Reliability Estimation - 4.1 English

Soft Error Mitigation Controller Product Guide (PG036)

Document ID
PG036
Release Date
2022-05-04
Version
4.1 English

As a starting point, your specification for system reliability should highlight critical sections of the system design and provide a value for the required reliability of each sub-section. Reliability requirements are typically expressed as failures in time (FIT), which is the number of design failures that can be expected in 10 9 hours (approximately 114,155 years).

When more than one instance of a design is deployed, the probability of a soft error affecting any one of them increases proportionately. For example, if the design is shipped in 1,000 units of product, the nominal FIT across all deployed units is 1,000 times greater. This is an important consideration because the nominal FIT of the total deployment can grow large and can represent a service or maintenance burden.

The nominal FIT is different from the probability of an individual unit being affected. Also, the probability of a specific unit incurring a second soft error is determined by the FIT of the individual design and not the deployment. This is an important consideration when assessing suitable soft error mitigation strategies for an application.

The FIT associated with soft errors must not be confused with that of product life expectancy, which considers the replacement or physical repair of some part of a system.

Xilinx device FIT data is reported in the Device Reliability Report (UG116) [Ref 2] . The data reveals the overall infrequency of soft errors.

TIP: The failure rates involved are so small that most designs do not include any form of soft error mitigation.

The contribution to FIT from flip-flops is negligible based on the flip-flop’s very low FIT and small quantity. However, this does not discount the importance of protecting the design state stored in flip-flops. If any state stored in flip-flops is highly important to design operation, the design must contain logic to detect, correct, and recover from soft errors in a manner appropriate to the application.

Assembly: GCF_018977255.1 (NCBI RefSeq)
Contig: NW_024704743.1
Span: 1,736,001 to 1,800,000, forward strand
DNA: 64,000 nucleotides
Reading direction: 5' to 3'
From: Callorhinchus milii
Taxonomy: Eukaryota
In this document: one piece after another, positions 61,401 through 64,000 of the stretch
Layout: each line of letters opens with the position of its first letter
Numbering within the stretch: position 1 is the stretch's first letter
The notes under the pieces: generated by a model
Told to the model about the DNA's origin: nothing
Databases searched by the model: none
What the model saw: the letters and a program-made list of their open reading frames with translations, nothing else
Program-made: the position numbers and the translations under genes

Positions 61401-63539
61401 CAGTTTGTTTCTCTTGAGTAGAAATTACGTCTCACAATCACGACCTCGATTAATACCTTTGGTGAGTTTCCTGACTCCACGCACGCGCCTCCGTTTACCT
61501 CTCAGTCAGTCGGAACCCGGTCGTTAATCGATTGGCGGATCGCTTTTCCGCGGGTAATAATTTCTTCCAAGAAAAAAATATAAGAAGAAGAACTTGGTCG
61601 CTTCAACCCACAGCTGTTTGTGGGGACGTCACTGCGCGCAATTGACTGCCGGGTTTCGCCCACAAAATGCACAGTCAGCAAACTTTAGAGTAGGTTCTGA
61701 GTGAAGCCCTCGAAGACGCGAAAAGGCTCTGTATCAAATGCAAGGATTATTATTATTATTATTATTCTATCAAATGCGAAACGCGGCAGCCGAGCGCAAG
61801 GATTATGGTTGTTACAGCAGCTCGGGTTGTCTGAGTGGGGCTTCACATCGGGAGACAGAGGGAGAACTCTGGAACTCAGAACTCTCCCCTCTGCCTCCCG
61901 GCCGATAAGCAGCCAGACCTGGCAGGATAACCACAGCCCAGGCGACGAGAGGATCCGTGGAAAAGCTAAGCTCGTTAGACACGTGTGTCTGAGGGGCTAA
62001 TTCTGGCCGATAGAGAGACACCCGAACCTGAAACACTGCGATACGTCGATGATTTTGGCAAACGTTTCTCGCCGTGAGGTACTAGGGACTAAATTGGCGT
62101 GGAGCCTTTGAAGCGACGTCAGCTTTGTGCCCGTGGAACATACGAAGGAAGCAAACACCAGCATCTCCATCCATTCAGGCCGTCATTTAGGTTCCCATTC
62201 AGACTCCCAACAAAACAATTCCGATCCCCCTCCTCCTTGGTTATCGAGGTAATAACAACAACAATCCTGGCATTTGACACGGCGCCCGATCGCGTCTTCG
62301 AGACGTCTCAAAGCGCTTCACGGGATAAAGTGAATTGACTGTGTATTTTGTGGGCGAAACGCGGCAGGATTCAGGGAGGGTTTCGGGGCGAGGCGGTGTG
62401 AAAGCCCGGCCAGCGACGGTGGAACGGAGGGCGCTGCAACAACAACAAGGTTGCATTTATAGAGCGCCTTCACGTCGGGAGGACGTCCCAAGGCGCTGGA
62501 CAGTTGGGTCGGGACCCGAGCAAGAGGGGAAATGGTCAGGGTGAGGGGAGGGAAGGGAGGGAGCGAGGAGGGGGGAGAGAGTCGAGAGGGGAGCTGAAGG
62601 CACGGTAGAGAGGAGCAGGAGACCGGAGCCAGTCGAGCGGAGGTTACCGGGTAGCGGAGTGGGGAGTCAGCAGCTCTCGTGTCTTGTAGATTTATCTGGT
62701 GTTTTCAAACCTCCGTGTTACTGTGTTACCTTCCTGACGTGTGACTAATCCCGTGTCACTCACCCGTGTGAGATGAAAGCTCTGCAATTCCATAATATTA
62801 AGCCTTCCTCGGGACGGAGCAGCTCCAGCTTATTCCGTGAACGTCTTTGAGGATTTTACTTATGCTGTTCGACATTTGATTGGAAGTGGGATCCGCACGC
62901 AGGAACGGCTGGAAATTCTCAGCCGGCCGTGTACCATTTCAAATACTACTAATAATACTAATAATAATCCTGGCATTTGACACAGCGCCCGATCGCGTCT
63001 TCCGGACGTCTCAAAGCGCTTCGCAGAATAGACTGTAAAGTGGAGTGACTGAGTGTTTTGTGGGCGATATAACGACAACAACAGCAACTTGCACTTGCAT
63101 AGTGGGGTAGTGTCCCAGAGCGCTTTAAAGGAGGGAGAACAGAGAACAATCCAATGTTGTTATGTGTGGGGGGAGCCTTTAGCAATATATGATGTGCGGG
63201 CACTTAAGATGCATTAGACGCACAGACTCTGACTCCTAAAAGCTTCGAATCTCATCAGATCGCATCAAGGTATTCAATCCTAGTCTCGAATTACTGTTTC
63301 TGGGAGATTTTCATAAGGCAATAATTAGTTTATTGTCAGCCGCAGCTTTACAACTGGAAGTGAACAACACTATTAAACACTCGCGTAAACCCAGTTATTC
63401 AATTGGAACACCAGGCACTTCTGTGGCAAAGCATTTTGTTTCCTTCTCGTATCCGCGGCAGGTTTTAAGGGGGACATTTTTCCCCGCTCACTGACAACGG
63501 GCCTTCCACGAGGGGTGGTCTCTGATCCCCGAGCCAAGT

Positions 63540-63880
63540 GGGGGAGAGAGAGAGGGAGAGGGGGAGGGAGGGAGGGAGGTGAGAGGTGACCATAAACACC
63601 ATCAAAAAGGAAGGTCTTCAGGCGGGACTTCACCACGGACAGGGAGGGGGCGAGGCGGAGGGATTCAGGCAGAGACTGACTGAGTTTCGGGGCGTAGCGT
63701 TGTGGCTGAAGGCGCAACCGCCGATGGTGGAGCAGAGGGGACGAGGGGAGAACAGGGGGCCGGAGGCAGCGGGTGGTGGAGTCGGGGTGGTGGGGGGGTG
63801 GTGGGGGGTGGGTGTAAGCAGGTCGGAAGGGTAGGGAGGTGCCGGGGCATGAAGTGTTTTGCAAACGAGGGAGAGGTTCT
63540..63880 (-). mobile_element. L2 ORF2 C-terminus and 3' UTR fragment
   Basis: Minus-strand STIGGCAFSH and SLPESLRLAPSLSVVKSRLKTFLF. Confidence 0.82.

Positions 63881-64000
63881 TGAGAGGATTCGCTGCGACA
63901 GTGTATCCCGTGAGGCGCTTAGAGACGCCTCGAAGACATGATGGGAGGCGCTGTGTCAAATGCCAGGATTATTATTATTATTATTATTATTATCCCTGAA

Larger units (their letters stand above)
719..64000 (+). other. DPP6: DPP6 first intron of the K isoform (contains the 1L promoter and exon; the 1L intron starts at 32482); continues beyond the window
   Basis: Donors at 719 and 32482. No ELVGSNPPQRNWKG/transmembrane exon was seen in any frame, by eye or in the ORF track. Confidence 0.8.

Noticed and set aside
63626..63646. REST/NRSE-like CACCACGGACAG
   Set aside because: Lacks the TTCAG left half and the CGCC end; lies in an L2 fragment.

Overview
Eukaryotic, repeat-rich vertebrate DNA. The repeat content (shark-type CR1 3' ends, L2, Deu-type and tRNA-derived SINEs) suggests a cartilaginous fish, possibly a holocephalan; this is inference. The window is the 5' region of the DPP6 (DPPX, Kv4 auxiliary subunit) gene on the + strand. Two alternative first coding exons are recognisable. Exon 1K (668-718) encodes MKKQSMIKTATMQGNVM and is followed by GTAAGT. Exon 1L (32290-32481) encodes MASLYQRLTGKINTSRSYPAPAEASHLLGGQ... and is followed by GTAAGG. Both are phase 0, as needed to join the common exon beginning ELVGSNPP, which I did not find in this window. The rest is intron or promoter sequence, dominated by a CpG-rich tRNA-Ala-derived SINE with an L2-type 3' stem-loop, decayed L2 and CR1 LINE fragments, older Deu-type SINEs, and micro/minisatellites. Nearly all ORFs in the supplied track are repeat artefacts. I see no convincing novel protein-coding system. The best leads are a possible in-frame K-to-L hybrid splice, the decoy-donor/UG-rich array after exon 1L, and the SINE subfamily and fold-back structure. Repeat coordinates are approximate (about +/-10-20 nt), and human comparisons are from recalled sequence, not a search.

The contribution to FIT from Distributed Memory and Block Memory can be large in designs where these resources are highly utilized. As previously noted, the FIT contribution can be substantially decreased by using soft error mitigation techniques in the design. For example, Block Memory resources include built-in error detection and correction circuits that can be used in certain Block Memory configurations. For all Block Memory and Distributed Memory configurations, soft error mitigation techniques can be applied using programmable logic resources.

The contribution to FIT from Configuration Memory is large. Without using an error classification technique, all soft errors in Configuration Memory must be considered “essential,” and the resulting contribution to FIT eclipses all other sources combined. Use of error classification reduces the contribution to FIT by no longer considering most soft errors as failures; if a soft error has no effect, it can be corrected without any disruption.

In designs requiring the highest level of reliability, classification of soft errors in Configuration Memory is essential. This capability is provided by the SEM Controller.